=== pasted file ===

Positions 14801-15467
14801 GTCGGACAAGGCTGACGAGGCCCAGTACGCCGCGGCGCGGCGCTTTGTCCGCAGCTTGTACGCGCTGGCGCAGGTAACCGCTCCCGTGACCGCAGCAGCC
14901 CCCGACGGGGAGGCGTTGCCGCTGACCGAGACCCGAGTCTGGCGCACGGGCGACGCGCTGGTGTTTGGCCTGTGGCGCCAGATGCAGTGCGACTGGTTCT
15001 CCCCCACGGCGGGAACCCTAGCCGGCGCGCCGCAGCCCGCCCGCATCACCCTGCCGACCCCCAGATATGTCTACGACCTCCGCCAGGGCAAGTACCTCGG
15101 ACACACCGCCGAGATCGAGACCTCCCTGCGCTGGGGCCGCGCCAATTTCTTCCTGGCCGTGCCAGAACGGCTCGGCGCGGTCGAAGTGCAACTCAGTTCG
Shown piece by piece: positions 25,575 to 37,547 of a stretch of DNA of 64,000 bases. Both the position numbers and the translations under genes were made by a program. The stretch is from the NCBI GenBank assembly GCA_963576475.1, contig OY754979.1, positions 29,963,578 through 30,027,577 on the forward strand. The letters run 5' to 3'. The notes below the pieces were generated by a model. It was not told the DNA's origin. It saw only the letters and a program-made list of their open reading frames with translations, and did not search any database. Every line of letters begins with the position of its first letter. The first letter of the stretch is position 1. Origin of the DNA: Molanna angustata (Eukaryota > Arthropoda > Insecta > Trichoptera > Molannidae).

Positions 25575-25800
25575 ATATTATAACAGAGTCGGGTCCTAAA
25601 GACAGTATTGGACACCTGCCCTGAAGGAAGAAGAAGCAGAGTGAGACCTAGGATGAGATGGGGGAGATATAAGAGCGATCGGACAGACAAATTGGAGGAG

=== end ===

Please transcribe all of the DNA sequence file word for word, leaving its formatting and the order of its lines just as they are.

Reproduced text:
Positions 14801-15467
14801 GTCGGACAAGGCTGACGAGGCCCAGTACGCCGCGGCGCGGCGCTTTGTCCGCAGCTTGTACGCGCTGGCGCAGGTAACCGCTCCCGTGACCGCAGCAGCC
14901 CCCGACGGGGAGGCGTTGCCGCTGACCGAGACCCGAGTCTGGCGCACGGGCGACGCGCTGGTGTTTGGCCTGTGGCGCCAGATGCAGTGCGACTGGTTCT
15001 CCCCCACGGCGGGAACCCTAGCCGGCGCGCCGCAGCCCGCCCGCATCACCCTGCCGACCCCCAGATATGTCTACGACCTCCGCCAGGGCAAGTACCTCGG
15101 ACACACCGCCGAGATCGAGACCTCCCTGCGCTGGGGCCGCGCCAATTTCTTCCTGGCCGTGCCAGAACGGCTCGGCGCGGTCGAAGTGCAACTCAGTTCG
Shown piece by piece: positions 25,575 to 37,547 of a stretch of DNA of 64,000 bases. Both the position numbers and the translations under genes were made by a program. The stretch is from the NCBI GenBank assembly GCA_963576475.1, contig OY754979.1, positions 29,963,578 through 30,027,577 on the forward strand. The letters run 5' to 3'. The notes below the pieces were generated by a model. It was not told the DNA's origin. It saw only the letters and a program-made list of their open reading frames with translations, and did not search any database. Every line of letters begins with the position of its first letter. The first letter of the stretch is position 1. Origin of the DNA: Molanna angustata (Eukaryota > Arthropoda > Insecta > Trichoptera > Molannidae).

Positions 25575-25800
25575 ATATTATAACAGAGTCGGGTCCTAAA
25601 GACAGTATTGGACACCTGCCCTGAAGGAAGAAGAAGCAGAGTGAGACCTAGGATGAGATGGGGGAGATATAAGAGCGATCGGACAGACAAATTGGAGGAG